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 September 27, 2022   

California Light Pollution Bill Vetoed by Governor

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Newsom explains the costly and "overly broad mandate" would affect security and crime prevention.

 

SACRAMENTO, CALIFORNIA – Back in April, a California state building light pollution control bill was gaining traction in the state legislature.   

Assembly Bill 2382, authored by Assemblyman Alex Lee (D-Palo Alto), would require state agencies to have all outdoor lighting fixtures on state owned, managed or leased buildings to meet new electricity limitation standards between 11 P.M. and sunrise the next day.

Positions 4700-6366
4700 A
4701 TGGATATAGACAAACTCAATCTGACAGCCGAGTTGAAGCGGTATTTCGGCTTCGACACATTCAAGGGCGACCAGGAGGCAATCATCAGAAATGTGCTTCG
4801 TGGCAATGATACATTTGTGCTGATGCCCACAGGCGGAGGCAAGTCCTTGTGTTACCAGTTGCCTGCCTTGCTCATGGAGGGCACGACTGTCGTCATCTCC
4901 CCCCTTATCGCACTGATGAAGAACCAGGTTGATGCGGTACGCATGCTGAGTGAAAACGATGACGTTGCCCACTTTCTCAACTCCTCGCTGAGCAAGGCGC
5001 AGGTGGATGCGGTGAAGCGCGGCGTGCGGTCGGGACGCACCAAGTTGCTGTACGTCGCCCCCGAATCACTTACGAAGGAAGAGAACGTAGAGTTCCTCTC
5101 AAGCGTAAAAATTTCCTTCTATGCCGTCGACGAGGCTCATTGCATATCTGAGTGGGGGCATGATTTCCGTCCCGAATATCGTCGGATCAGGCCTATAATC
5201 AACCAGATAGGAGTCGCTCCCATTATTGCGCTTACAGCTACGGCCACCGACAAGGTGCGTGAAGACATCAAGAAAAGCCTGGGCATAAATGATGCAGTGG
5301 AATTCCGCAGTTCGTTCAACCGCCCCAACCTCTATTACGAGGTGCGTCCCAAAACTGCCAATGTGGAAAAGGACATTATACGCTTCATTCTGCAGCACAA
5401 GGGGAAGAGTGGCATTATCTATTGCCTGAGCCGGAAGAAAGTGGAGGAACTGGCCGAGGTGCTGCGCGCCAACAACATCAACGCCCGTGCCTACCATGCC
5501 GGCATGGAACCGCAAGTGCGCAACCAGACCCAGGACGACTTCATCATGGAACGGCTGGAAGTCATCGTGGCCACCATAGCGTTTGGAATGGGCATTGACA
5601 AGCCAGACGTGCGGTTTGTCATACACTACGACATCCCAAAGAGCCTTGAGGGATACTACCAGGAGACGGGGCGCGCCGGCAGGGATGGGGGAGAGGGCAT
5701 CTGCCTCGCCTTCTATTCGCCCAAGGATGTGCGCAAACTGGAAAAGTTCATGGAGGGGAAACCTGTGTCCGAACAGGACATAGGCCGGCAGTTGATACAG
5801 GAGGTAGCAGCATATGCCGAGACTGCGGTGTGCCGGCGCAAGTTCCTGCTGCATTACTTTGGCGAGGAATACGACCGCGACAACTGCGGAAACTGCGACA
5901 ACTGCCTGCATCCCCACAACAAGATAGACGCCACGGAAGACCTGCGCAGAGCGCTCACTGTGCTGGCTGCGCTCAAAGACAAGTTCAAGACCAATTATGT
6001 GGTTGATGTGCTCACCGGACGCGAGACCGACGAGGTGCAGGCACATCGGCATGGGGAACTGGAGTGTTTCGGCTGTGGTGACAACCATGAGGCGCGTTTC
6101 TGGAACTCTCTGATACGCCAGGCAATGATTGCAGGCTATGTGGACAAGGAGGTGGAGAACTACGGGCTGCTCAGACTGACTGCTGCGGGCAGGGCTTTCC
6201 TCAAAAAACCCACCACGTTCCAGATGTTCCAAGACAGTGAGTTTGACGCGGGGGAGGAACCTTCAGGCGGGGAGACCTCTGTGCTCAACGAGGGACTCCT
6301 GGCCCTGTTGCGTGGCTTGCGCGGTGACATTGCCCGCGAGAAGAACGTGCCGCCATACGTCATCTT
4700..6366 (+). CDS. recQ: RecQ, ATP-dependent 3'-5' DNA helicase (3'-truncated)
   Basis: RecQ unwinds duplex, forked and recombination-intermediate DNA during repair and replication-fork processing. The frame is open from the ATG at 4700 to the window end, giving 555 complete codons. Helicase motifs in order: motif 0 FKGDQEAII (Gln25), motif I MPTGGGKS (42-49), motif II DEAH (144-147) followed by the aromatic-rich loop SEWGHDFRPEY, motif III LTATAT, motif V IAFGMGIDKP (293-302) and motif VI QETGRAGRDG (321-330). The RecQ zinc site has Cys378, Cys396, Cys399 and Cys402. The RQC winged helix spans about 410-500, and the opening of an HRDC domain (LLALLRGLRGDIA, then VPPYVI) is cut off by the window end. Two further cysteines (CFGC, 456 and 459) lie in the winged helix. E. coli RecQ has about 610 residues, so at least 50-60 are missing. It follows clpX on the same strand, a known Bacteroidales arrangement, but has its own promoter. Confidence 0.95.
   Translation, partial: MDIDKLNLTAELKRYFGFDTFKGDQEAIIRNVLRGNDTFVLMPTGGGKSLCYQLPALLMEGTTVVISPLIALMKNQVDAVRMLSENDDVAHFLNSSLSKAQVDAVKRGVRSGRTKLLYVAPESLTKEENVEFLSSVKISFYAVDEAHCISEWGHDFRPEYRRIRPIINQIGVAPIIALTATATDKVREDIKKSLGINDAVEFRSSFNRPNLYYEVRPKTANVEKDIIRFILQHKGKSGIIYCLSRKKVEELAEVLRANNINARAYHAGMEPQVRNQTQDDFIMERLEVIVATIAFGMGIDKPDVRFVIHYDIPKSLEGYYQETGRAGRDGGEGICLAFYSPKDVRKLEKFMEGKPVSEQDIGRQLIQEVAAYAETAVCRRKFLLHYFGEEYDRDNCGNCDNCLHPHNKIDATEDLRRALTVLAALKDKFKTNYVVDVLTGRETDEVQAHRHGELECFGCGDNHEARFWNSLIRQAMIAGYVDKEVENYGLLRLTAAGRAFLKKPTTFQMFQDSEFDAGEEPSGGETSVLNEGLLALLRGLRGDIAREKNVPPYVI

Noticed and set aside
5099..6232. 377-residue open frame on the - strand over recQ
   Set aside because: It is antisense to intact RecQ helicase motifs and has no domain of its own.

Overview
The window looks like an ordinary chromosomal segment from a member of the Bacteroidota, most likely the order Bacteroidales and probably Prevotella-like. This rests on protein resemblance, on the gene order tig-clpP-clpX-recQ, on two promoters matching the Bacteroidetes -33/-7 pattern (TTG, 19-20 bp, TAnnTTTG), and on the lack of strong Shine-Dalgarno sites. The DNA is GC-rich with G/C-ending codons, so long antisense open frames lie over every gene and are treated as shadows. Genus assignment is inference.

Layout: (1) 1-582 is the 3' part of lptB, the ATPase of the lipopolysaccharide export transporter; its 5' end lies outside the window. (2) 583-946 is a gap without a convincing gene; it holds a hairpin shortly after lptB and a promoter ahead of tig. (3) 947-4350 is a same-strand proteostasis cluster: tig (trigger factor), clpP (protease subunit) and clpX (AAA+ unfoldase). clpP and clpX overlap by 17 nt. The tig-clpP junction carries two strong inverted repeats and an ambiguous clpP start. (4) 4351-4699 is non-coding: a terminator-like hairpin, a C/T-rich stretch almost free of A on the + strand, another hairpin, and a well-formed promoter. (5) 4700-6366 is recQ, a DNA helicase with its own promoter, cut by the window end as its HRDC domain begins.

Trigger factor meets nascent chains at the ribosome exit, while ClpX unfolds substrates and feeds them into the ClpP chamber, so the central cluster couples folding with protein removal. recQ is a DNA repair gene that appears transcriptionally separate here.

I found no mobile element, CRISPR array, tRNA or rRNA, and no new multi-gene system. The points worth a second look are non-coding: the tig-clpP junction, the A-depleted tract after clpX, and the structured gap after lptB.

On August 30, the bill passed the state Senate with a vote of 76-1 moving it to the inbox of Governor Gavin Newsom. 

On Friday, Newsom vetoed the bill that would have dimmed the light pollution emanating from state buildings, writing in part that the proposed law was an "overly broad mandate" whose costs California is currently ill-equipped to cover.  Newsom also stated that the bill "raises concerns for health and safety" but didn't elaborate on what those specific health concerns are.

Earlier this month, Newsom signed a sweeping package of bills that expands California’s reliance on clean energy and reduces carbon emissions.  Last week, Newsom delivered closing remarks at Climate Week NYC.

 

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